Next week I’m going to be live-tweeting an old movie with various friends around the world (namely, @justinelavaworm, @readingincolor, and @gwenda (ed. note from G–@scottwesterfeld is the other relevant twitter handle, of course). In other words, we’ll all be putting the DVD in at the same time, watching it in sync, and tweeting VERY witty things. Or just crapping on about Cary Grant’s amazing car, more likely. Why are we doing this? Because it seemed like fun, and @readingincolor hadn’t seen it yet.

The movie is called Topper, and is a screwball comedy about dying in a car accident and then messing with your banker as a ghost. (Seriously. People laughed at some weird stuff back then.)

If you’re on the twitter machine, please feel free to join in.

Time: 8:30PM US EST
Date: Tuesday Dec 27
(Sydney Time: 12:30PM Wed Dec 28)
Hashtag: #Topper

Join in if you like. It should be fun. After all, what is twitter for if not live tweeting old movies?

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On Cleanliness

No, I'm not about to go biblical on y'all, but when I was fishing for a topic over on twitter, Paolo suggested: "How often should the average writer shower?"

This isn't going to go Dear Aunt G, though it certainly could. There are strong opinions.

First off, we're going to have to leave this whole "average" business out of things. Let's just get that out of the way now. Writers are too neurotic to get cozy with that word. "Me? I'm not *average*?" Or, ten minutes later, "I'm not even average. I'm below average. I can't even see average from here." And that leaves aside if we're talking about some mean of age/sex/race/etc. Which we aren't.

So, then we're left with just: How often should a writer shower? Scalzi proposed that if Paolo had to ask, he probably ought to go ahead and do it. This is true. If you're wondering, Do I need a shower?* The answer is almost certainly yes.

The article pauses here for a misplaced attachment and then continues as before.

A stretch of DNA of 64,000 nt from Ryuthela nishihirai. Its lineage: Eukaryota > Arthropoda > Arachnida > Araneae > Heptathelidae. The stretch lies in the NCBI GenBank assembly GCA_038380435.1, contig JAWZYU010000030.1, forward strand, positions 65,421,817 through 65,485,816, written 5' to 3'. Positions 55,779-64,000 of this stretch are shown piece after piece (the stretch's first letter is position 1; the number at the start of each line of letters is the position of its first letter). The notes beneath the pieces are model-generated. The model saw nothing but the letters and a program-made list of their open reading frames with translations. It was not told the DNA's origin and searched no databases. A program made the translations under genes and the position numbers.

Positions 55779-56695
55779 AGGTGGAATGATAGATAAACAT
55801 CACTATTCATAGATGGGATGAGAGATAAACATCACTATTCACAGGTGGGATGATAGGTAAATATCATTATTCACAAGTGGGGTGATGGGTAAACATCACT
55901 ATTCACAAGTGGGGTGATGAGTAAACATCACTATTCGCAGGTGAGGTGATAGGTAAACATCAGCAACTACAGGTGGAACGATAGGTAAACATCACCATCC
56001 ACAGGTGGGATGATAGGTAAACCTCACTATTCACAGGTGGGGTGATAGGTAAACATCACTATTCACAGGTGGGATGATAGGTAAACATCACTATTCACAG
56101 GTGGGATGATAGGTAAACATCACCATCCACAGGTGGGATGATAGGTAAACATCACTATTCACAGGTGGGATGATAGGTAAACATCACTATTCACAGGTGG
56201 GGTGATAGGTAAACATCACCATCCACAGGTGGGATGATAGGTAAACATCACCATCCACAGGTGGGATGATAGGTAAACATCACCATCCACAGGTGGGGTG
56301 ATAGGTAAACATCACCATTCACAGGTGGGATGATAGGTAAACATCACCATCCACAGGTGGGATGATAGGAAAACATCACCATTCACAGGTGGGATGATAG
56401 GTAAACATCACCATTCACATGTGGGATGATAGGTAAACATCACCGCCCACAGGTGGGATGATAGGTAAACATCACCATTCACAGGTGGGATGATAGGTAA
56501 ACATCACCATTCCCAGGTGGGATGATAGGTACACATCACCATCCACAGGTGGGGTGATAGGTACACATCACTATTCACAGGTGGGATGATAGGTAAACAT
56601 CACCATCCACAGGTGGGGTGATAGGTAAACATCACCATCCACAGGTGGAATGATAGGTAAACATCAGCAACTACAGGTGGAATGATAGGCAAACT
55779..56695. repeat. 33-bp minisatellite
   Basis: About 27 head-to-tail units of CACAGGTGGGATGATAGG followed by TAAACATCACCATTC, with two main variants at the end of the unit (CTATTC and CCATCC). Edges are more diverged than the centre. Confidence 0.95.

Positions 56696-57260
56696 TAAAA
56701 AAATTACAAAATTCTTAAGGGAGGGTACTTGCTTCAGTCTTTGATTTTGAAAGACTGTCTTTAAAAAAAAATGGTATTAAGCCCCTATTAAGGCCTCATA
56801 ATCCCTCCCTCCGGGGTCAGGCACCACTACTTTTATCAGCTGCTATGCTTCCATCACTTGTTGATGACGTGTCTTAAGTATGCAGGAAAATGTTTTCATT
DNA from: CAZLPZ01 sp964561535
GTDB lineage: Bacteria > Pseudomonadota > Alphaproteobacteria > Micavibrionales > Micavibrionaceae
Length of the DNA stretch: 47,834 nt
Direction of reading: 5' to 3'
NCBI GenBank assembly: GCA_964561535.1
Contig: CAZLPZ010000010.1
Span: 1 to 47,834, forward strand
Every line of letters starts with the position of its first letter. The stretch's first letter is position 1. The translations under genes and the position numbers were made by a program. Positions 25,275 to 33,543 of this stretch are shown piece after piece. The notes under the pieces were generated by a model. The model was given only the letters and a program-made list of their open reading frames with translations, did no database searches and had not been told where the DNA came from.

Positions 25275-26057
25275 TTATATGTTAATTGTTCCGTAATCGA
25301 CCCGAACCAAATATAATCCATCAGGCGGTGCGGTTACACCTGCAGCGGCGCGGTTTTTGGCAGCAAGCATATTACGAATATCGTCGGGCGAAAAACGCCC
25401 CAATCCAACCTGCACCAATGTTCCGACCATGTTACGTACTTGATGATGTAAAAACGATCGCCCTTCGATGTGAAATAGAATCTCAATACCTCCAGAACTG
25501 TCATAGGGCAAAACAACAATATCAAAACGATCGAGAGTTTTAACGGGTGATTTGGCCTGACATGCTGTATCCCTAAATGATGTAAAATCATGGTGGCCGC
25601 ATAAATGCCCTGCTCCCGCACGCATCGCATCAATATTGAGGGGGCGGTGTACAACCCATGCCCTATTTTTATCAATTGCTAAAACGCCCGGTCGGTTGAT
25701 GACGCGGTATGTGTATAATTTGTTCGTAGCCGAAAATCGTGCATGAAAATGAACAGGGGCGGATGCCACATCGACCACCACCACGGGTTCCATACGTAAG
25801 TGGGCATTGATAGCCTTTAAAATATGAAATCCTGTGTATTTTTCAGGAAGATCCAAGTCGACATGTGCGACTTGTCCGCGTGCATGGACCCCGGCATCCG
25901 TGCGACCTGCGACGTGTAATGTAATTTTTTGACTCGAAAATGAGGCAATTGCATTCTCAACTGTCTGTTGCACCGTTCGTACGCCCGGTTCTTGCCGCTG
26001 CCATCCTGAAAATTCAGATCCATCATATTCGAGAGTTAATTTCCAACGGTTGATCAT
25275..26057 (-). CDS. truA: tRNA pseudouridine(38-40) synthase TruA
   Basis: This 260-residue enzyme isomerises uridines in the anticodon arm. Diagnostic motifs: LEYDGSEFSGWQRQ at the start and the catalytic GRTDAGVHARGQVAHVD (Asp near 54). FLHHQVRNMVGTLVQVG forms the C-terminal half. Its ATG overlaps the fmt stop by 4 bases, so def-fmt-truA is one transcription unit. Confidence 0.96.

But, in my experience, it's the writers who don't wonder about this that truly need the guidance. In our house: I'm saying every one to two days. In your house: I don't care so much.

At any rate, Mr. Rowe (and Paolo and Catherine) can pretend it's about conservation all they want, but I know the truth of the freelance cave. It's the same impulse that leads people to grow beards until they finish a book, or to build elaborate sink pyramids. To order wingzone when the missus is out of town.

On a more serious note: Not completely losing touch with reality, even when you work at home, is important. Bathing regularly is part of that.

Hey, I made an entry. Now I'll just go hug my Lush bath products.

*I, personally, shower daily. At least.

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Travel Day

We are off to the International Conference for the Fantastic in the Arts* (ICFA, aka science fiction spring break), where the sun shines brighter. I'm on a panel tomorrow, I believe, but don't have the schedule handy to nab the title and other participants at the moment. It's at 10:30 tomorrow morning; this happens to be opposite Christopher's reading–with Mike Allen and co-guest of honor Terry Bisson. If I were you, and not me, I'd go to the reading. But I'm sure the panel will be fun too.

Other than that, I will be by the pool or pool bar, as it were.

Airplane reading: Finishing up a book for review and then The Tiger's Wife.

p.s. I participated in the latest Mind Meld, posted today, about ideal SF television shows. I clearly decided to interpret SF as spec fic instead of science fiction, in this context, but only so I could give out some fantasy show love too.

*Where C and I were introduced by Kelly Link, lo ten years or so ago.